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SHOULD I HAVE MY ARTHRITIC HIP REPLACED ?
by Dr. Derrick Lousaing
That’s the most frequently asked question by both patients and their families which is directed to many different levels of health care professionals from nursing staff to various grades of medical staff. The question, unfortunately, obviously means that we have done a poor job of patient education on the subject.
It should be noted that not every arthritic hip requires replacement. Some patients may be low demand, limitedly mobile have metabolic bone disease or unfortunately faced with a terminal or severe medical conditions, which would make the insult of a major surgical procedure result in a less than optimal outcome.
In the majority of patients, however, the short answer is yes. If there is increasing pain and analgesic requirement, increasing loss of independence and function and increasing deformity of the involved joint and though it’s a major surgical procedure in 90-95% of the patients the operation is successful in alleviating all the presenting symptoms.
The procedure takes between one to two hours and can be done without the patient having to be put to sleep. Walking is achieved next day and the hospital stay is usually around two days. The requirements at home for the first two weeks involves assistance for toileting daily, addition of a raised toilet seat and a walker for early ambulation, self exercises , ice application regularly and physiotherapy which is based on the patient’s progress. Once the procedure is completed, the constant nagging ache of arthritis goes and recovery begins. Most patients will achieve enough comfort to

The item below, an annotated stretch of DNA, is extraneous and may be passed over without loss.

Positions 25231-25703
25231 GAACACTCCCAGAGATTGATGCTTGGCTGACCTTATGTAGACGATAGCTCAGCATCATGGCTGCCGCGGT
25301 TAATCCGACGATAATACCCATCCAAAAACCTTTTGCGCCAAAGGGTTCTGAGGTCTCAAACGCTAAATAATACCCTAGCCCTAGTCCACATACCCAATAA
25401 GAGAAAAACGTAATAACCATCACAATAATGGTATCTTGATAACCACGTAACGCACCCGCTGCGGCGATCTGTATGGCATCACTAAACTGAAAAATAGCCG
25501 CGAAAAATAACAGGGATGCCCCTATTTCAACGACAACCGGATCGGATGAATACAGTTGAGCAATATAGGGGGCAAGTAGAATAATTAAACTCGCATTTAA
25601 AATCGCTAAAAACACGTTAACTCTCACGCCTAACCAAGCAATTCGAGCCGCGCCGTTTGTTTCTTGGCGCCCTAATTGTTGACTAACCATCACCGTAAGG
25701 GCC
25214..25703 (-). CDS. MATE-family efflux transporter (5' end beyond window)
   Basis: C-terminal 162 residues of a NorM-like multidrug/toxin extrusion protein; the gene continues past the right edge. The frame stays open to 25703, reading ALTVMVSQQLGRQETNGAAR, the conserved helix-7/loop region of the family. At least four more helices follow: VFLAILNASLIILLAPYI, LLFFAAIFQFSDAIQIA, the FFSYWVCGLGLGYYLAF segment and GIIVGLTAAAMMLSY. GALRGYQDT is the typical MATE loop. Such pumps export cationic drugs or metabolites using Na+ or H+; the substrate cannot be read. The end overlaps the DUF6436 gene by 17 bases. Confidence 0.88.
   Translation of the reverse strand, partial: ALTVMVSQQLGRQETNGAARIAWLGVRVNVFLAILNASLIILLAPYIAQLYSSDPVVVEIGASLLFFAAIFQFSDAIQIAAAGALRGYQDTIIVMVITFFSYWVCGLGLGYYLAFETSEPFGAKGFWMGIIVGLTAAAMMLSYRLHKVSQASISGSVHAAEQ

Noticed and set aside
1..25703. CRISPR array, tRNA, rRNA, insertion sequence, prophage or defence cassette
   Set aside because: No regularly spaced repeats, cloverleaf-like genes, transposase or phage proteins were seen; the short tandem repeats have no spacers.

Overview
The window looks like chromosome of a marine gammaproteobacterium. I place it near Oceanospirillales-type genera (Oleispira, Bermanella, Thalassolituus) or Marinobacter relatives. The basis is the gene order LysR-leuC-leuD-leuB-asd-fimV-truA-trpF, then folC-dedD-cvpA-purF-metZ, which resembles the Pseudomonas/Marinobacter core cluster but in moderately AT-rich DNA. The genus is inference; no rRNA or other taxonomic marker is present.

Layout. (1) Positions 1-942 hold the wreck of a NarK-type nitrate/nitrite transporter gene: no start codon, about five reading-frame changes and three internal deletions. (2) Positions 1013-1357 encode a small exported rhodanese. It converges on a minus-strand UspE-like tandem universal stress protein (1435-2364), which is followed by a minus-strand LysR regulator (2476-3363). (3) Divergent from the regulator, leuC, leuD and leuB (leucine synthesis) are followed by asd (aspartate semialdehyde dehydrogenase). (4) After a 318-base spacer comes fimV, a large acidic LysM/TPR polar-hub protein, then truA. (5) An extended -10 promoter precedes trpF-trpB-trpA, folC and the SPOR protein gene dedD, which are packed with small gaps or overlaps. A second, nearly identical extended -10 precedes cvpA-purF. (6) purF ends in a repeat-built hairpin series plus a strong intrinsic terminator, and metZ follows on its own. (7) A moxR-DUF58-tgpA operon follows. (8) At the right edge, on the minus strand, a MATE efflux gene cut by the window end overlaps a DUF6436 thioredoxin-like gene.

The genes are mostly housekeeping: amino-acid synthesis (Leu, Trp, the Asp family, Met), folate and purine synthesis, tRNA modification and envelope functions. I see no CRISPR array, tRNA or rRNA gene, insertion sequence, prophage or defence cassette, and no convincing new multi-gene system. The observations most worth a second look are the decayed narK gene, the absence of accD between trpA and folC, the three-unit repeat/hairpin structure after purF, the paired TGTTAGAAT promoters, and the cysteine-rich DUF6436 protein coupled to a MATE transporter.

assess the early result of the procedure, usually as early as six weeks.
The major complications are limb-length discrepancy, scar pain, deep vein thrombosis and infection. These are all covered by perioperative techniques that are used to mitigate the possibility of any or all occurring and the overall incidence is extremely low.
Answering this question can also be achieved by having a conversation with a patient that has undergone the procedure. In most instances, success gives improved quality of life and independence that cannot be achieved by any other mechanism.
To help answer a patient’s concern consider talking with our Specialists for a frank and informative consultation.